One of the best things in Japan is the transport. It’s efficient, clean, fast and most importantly allows for plenty of day trips and sightseeing. From Tokyo, there are an array of destinations you can choose from, however, after much deliberation my mum and I decided to do a day trip to Nikko.
If you asked me to describe Nikko in three words I would say – nature, temples and red.
Situated amongst mountains at the entrance to Nikko National Park the town Nikko is abundant in greenery and fresh air. There are a number of streaming creeks and beautiful flowers to smell along the way.
It is perhaps most known for its shrines and temples with 103 buildings comprising a UNESCO World Heritage Area. These temples make Nikko an important place with Shinto and Buddhist worship.
Getting to Nikko
Depending on the line you take, trains to Nikko aren’t regular. If you have a JR Rail Pass, you can catch the shinkansen to Utsunomiya and from there take the Nikko line. Make sure you get a good connection between Utsunomiya and Nikko, otherwise the trip could potentially take three or more hours.
On the day we left for Nikko we didn’t take this into consideration. We went on the day we were going to activate our rail pass – we arrived at the office at about 10am and we had the option to take a train at 10:12 or 10:19 to ensure a good connection. Unfortunately, we got stuck behind some people who decided to book every single train for their entire two week trip which took them about twenty minutes – meaning we missed both trains and the earliest we would arrive in Nikko was 2pm.
As we were about to cancel our trip, I found there was a faster way to get to Nikko. We could catch the Nikko Kinugawa Kinu 135 local train line from Asakusa station which only took 90 minutes. It costs about 1300 yen – so it’s relatively inexpensive.
However, this line takes you to Shimo-Imachi Station, which is about two kilometres from the centre of Nikko (4km from the temples). There is a connecting train but we didn’t know this, and unfortunately ended up paying 3000 yen for a taxi.
To put it simply, don’t make the same mistakes we did! Plan in advance and leave yourself plenty of time.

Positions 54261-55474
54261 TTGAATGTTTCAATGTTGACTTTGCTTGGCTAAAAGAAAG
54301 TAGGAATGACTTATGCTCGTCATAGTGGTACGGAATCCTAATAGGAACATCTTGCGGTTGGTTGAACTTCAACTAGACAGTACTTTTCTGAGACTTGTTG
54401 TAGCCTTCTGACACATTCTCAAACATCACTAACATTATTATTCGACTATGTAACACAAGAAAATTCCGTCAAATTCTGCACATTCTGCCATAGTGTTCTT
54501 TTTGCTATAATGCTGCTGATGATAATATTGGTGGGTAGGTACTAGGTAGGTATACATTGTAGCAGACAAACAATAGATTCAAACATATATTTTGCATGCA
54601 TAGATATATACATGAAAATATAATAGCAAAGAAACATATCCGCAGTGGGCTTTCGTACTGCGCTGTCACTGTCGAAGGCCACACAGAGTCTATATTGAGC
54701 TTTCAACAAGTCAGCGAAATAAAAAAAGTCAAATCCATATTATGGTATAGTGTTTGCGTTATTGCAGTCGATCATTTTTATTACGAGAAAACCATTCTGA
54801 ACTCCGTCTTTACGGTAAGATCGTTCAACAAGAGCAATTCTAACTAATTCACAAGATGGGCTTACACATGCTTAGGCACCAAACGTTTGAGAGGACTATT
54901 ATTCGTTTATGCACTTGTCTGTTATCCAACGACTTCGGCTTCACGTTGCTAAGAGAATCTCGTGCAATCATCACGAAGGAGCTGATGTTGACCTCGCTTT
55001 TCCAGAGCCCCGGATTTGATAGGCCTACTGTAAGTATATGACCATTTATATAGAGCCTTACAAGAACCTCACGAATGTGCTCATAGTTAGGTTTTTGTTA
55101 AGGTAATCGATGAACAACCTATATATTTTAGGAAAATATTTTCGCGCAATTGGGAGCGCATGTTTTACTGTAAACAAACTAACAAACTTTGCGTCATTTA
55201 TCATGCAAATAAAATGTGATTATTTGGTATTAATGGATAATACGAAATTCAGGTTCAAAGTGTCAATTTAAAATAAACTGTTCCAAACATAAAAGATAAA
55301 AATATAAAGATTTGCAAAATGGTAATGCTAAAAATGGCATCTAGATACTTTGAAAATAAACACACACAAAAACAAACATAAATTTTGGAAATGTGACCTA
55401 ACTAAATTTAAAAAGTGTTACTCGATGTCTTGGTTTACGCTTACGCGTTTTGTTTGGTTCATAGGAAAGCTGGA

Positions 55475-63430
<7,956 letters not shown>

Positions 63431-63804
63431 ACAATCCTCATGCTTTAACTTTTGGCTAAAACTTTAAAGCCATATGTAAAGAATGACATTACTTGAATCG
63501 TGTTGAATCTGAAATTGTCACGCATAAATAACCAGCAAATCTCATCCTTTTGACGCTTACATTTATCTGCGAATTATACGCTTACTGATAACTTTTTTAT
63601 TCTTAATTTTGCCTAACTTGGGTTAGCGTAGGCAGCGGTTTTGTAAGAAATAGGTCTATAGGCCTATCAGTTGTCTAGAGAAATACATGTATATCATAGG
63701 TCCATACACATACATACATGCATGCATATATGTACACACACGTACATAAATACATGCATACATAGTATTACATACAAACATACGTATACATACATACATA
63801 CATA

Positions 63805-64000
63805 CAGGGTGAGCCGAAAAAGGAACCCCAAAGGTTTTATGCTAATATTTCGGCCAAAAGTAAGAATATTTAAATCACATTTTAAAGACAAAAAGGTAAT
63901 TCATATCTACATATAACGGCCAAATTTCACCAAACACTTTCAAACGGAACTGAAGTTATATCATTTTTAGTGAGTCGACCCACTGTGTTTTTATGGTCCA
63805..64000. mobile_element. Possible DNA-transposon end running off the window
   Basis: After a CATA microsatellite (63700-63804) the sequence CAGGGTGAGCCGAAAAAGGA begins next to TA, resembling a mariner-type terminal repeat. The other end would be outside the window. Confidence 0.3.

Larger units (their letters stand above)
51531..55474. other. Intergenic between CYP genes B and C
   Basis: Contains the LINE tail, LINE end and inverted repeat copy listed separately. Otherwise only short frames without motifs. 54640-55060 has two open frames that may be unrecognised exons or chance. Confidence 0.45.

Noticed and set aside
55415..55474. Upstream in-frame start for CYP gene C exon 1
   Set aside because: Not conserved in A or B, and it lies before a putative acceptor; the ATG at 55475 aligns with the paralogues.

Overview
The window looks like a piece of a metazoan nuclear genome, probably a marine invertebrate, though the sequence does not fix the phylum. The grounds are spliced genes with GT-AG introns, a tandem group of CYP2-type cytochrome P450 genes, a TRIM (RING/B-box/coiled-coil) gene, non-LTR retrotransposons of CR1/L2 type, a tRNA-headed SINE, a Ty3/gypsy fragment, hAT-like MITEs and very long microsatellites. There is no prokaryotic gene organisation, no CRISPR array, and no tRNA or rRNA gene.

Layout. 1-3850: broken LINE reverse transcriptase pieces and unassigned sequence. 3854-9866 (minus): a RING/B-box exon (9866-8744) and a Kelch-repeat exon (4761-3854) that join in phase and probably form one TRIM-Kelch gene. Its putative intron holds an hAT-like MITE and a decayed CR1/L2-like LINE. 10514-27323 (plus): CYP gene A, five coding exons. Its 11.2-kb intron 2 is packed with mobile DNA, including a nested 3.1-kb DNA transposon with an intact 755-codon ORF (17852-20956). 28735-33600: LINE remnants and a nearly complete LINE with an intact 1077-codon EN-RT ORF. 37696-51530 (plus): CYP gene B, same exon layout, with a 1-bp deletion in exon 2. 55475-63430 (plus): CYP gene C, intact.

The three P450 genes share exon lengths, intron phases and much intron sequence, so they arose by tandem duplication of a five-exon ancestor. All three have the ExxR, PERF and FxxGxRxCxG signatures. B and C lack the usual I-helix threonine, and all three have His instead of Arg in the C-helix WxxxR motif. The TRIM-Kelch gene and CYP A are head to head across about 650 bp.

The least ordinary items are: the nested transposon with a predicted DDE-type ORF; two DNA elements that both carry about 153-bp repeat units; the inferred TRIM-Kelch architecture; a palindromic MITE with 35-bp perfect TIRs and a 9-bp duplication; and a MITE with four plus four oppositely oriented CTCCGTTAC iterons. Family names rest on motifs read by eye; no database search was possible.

My day in Nikko
As we did not arrive in Nikko until 1:30pm, it meant we missed out on the opportunity to explore Nikko at a steady pace, we also missed out on seeing some attractions.
Our taxi dropped us off at the Rinnoji Temple – which like a lot of Japanese landmarks is currently undergoing renovations (for the 2020 olympics), and the exterior was covered. Because of the covered exterior I was curious to see what was inside so I paid the 400 yen entry fee.
The highlight of this temple were the three golden statues of Amida, Senju-Kannon and Bato-Kannon.
I’m happy that I wore good shoes – like most good temples, there are stairs and hills to reach them. However, it’s such a picturesque place that you barely notice the walk.
It was then back down the hill to the Shinkyo Bridge – which was perhaps my favourite part of Nikko. After taking many pictures of the bridge we ventured down the main street where there were an array of shops and restaurants. The shops consisted of ornamental bowls, artwork and other souvenirs.
I wish I could recommend a restaurant, but we ended up getting lunch from family mart which was okay but I much preferred the look of some of the Ramen restaurants.
Should I go to Nikko?
Yes, it’s a great day trip from Tokyo – if you plan it right! It provides a nice break from the hustle and bustle of the world’s most populated city and it’s really good to just get back to nature.
I regret not getting to spend more time in Nikko. If you are planning a day trip, I would definitely recommend leaving early – around 8am – to get the most out of this quaint little town.
Nikko would also be a great place to stay for a few days as there is so much to see in the national park including monkeys, hikes, waterfalls, lakes and hot springs. When I go back to Japan I plan to spend a few days exploring Nikko National Park.
If you want any more information about Nikko or would like to recommend other day trips from Tokyo please comment below – it would be great to hear from you!